In theory, as its name indicates, Black Friday is a specific day – the first Friday after the American holiday of Thanksgiving. But from a consumer point of view activity related to Black Friday starts at the beginning of that week, when we start to receive hundreds of impacts via newspapers, street furniture, online advertisements, e-mail and even text messages informing us of discounts (either general ones or on specific items) we could benefit from.
However, activity for retailers begins a long time before this. Weeks ahead of Black Friday, retailers focus on establishing the promotions to be applied, including products with irresistible prices that attract large numbers of customers to their stores.
In the online environment, it is important to change part of the content of websites and mobile applications (especially home pages) to achieve a strong impact, catering both for purchasers who have prepared in advance for the sale day, know what they want and are looking for the biggest savings and those who do not have a clear idea and who are looking for inspiration and offers. Around Black Friday, consumers have to make very quick purchasing decisions so it is important to try to make their shopping experience as easy and stress-free as possible. Good preparatory design work in this area is essential. This means applying website usability tips, such as making sure it is responsive and adapted for mobile terminals and reducing the steps between adding a product to the shopping cart and completing payment. Other measures include user tests, calls to action and using black as the predominant color on the landing page and on banners.
In addition, retailers that have big data tools are capable of understanding the market better, defining their optimum pricing strategy. By using this information and a dynamic pricing tool, it is possible to change the price of certain items as several times a day, as Amazon does, to optimize sales. If they also have an advanced loyalty platform they will be able to have much richer interaction with their customers, increasing the average bill value. This planning must be accompanied by over-supply of stocks in stores, distribution centers and warehouses.
According to a study carried out by the market research and user experience company GfK, although 70% of Black Friday activity takes place in physical stores, a growing 30% occurs in the online world. This division of media requires a particular infrastructure allowing millions of transactions in the case of some operators.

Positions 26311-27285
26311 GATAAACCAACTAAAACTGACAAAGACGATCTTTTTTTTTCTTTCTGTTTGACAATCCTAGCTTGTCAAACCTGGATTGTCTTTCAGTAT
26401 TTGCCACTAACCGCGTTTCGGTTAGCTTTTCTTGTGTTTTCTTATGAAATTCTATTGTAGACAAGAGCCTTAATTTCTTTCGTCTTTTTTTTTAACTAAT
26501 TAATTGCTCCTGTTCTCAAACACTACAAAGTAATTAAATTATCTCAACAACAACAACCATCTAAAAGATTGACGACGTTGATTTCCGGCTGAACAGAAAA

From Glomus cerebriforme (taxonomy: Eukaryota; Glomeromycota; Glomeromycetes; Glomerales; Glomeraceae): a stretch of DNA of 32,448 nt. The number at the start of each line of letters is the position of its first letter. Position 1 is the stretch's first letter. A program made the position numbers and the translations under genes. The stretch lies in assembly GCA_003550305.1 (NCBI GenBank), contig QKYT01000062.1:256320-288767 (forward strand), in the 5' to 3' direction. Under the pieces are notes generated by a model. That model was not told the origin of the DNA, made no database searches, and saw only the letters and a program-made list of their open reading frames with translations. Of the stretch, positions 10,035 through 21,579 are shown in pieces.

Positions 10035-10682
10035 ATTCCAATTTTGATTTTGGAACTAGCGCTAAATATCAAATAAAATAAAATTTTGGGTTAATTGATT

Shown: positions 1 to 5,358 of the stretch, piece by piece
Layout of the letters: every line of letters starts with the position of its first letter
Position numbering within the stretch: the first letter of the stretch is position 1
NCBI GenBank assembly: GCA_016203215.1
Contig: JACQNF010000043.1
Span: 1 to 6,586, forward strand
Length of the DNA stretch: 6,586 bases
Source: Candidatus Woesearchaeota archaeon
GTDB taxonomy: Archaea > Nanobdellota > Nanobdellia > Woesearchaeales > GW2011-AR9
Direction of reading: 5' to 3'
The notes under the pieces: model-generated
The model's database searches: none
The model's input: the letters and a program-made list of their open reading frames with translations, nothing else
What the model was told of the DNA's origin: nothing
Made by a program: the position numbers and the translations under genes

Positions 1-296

Recently, some operators have even opened a “virtual waiting room” to temporarily send customers at peak traffic times to prevent the unwanted “page not available” message. To cast the spell of an excellent shopping experience, the increasing trend is to have the infrastructure in the cloud so it can be scaled up automatically in a matter of minutes, if necessary. In fact, good practice advises load tests during the months running up to Black Friday, pushing online platforms to the limit to ensure they can withstand traffic peaks. Another best practice consists of temporarily disabling certain systems that are non-critical for sales to ensure the critical ones can offer the best possible performance.
Obviously a great deal of activity also goes on in the physical world and attention must be paid both to customer-facing activities and those behind the scenes. Many bricks-and-mortar retailers have analytical tools allowing them to measure traffic and the routes followed by customers (vital for placing products in promotions) etc. and even to construct money mapping solutions making it possible to optimize product exposure and the performance of the physical areas of each store in a highly visual way. In-store teams are strengthened and trained to make restocking the store warehouse and waiting at checkouts as quick as possible. Most retailers hire extra staff in November until the end of the Christmas campaign. Although the figure depends on the source, some temp agencies estimate that more than a million people are hired at these times, representing almost 5% of the Spanish working population.
Logistics and delivery companies do the same, as in some cases they will have to deliver as many packets in 2 or 3 days as they do in a normal month, as consumers are not prepared to wait longer for the purchases they are looking forward to enjoying. The most advanced agencies apply technology like Big Data and Machine Learning both to construct a model to predict demand and to simulate different scenarios. This make it possible to dimension the company’s resources on days of high demand.
The big question remains: is Black Friday profitable for retailers? Before answering the question we need to be clear about the objectives we are seeking to achieve so that performance can be evaluated. Some retailers simply aim to sell more, although we must not forget the impact of returns, because their ratio also increases after Black Friday. Others are looking for a quick way to dispose of certain stock surpluses which they would otherwise have to sell at lower prices in the January sales. In other cases, the aim is to attract new customers or even reactivate “sleeper” customers. To do this, the retailer will have to analyze the retention percentage for customers who have “woken up” to ensure they have really been recovered. Retailers such as the clothing firm Patagonia and the US retailer Everlane have decided to use the media pull of the day to promote brand values. Patagonia gives 100% of Black Friday to organizations trying to ensure better living conditions in the most deprived places. Meanwhile, Everlane devotes $13 for each order received to organizations working to eliminate plastic from beaches. Others, such as REI, are even bolder. The chain has decided to close on Black Friday to encourage its customers to spend the day away from the shops, enjoying nature.